a method to increase the switching speed of the circuits in the IC.

BRIEF DESCRIPTION OF THE DRAWINGS

The first embodiment of the present invention comprises a method for forming air-gaps between conducting lines by first depositing the conducting lines. A functional filler material, which can later be decomposed, is added at a later processing step within the first embodiment of the present invention.

The second and third embodiment of the present invention provide a method of reducing leakage currents by means of passivating layers around the conductor leads and part of the oxygen layer which is part of the base layer.

The fourth embodiment of the present invention comprises a method for forming air-gaps between conducting lines by first depositing a functional filler material which can later be decomposed leaving an air gap between the conducting lines.

In the accompanying drawings, forming a material part of this description, there is shown:

FIGS. 1 through 9 schematically illustrate in cross-sectional representation of the first preferred embodiment of the process of the present invention.

FIGS. 10 through 17 schematically illustrate in cross-sectional representation of the fourth preferred embodiment of the process of the present invention.

FIGS. 18 and 19 respectively refer to the second and third embodiment of the present invention.

DETAILED DESCRIPTION OF THE PREFERRED EMBODIMENTS

The making and use of the presently preferred embodiments are discussed below in detail. However, it should be appreciated that the present invention provides many applicable inventive concepts that can be combined in a wide variety of specific contexts. The specific embodiments discussed are merely illustrative of specific ways to make and to use the present invention, and do not delimit the scope of the invention.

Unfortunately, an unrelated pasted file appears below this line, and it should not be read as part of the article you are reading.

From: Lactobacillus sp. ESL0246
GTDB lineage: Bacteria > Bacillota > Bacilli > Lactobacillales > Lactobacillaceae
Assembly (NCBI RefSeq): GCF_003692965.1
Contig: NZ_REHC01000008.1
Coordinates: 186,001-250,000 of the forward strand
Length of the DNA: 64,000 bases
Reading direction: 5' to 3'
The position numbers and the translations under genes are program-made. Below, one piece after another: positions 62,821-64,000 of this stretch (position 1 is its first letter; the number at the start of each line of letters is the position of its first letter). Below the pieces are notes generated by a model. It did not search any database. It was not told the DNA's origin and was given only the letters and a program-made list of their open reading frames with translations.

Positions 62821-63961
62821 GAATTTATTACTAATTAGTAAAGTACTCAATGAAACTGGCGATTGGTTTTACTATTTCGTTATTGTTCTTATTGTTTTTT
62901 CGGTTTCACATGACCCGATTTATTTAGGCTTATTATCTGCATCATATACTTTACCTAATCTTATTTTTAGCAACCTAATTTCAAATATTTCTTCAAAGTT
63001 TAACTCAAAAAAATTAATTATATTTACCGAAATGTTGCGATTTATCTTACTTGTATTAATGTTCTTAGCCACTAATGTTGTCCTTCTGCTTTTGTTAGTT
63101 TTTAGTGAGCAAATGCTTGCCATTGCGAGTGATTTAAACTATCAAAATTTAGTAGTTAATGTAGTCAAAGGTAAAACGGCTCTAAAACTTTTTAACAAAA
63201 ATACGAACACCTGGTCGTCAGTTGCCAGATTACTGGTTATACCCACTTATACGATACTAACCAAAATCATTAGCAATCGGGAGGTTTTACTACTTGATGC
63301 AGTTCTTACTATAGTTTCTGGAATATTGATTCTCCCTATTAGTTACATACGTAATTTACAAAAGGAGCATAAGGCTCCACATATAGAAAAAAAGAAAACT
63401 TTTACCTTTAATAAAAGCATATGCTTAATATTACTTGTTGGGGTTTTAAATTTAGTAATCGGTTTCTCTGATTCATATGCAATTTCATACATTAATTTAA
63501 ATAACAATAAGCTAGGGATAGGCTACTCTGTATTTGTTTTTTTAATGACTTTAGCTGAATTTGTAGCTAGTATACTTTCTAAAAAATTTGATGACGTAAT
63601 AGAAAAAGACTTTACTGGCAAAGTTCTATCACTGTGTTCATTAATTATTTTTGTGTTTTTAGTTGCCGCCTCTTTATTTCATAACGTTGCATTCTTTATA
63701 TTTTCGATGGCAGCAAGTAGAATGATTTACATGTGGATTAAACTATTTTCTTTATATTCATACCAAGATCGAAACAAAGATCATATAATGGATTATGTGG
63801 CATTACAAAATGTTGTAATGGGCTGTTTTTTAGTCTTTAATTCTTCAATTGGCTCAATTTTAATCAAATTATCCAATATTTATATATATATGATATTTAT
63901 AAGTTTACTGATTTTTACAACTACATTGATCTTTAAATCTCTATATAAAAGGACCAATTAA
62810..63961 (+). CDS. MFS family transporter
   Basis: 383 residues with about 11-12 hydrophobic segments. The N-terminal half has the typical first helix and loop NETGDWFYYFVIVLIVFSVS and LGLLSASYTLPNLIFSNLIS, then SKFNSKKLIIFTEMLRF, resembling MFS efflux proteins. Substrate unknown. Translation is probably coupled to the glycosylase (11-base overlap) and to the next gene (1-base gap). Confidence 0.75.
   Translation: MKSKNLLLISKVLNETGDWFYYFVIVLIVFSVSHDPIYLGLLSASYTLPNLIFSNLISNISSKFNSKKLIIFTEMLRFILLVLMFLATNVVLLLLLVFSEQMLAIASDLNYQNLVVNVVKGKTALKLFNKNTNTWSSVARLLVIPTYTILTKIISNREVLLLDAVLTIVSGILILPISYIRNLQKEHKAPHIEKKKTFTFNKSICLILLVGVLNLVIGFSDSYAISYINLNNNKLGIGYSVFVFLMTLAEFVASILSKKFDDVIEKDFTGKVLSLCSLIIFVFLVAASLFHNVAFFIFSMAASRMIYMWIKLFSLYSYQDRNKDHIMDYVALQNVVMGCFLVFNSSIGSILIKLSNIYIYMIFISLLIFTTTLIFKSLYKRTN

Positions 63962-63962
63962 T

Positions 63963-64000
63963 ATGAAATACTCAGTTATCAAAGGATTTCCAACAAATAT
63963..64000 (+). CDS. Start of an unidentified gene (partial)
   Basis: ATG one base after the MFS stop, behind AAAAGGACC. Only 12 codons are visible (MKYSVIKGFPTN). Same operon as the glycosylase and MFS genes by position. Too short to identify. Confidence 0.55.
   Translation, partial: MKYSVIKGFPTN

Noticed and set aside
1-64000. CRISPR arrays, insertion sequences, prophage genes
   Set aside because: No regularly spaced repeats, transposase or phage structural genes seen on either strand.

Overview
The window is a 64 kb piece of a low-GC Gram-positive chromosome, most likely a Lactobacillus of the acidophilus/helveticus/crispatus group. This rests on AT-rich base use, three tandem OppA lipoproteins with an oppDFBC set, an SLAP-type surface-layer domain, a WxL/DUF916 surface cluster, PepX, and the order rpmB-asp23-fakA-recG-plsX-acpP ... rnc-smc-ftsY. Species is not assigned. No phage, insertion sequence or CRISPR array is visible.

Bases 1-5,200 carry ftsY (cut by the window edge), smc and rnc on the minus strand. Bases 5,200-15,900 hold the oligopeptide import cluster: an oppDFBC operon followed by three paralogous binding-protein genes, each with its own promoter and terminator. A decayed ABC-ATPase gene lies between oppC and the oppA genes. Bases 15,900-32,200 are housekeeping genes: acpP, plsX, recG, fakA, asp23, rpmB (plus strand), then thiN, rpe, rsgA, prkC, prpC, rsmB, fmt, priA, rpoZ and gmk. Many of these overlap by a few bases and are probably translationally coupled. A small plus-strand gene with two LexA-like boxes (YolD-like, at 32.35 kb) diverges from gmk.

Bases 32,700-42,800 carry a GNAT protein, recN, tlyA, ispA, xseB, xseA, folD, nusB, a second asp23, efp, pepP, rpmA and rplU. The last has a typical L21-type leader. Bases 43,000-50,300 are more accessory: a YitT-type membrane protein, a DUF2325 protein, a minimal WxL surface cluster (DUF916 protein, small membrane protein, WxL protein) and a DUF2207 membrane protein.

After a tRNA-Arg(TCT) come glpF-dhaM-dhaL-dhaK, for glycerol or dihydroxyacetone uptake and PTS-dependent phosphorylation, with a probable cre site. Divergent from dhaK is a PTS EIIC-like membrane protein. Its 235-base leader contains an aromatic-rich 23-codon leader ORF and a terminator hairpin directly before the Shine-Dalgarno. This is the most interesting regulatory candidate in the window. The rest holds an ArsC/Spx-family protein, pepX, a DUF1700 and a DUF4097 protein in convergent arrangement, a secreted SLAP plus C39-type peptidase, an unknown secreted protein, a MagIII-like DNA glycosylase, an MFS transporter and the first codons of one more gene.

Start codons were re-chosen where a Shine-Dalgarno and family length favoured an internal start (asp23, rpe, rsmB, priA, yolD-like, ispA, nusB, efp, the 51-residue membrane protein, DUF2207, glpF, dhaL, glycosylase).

The following is a description of embodiments, including manufacturing methods.

FIGS. 1 through 9 relate to the first embodiment of the present invention.

Referring now more particularly to FIG. 1, there is shown a cross-sectional view of a semiconductor wafer 10 having a substrate 21 and a base layer 20. The substrate 21 may, for example, contain transistors, diodes, and other semiconductor elements (not shown) as are well known in the art. The substrate 21 may also contain metal interconnect layers. The substrate 21 is, preferably, made of silicon, which is typically single crystalline. The substrate can also be made of gallium arsenide, silicon on sapphire, epitaxial formations, germanium, germanium silicon, diamond, silicon on insulator dioxide. The base layer 20 can also contain other dielectric materials.

In general, base layer 20 illustrates that the present invention of forming air gaps between adjacent conducting metal lines of a semiconductor circuit may be applied on any level within the integrated circuit.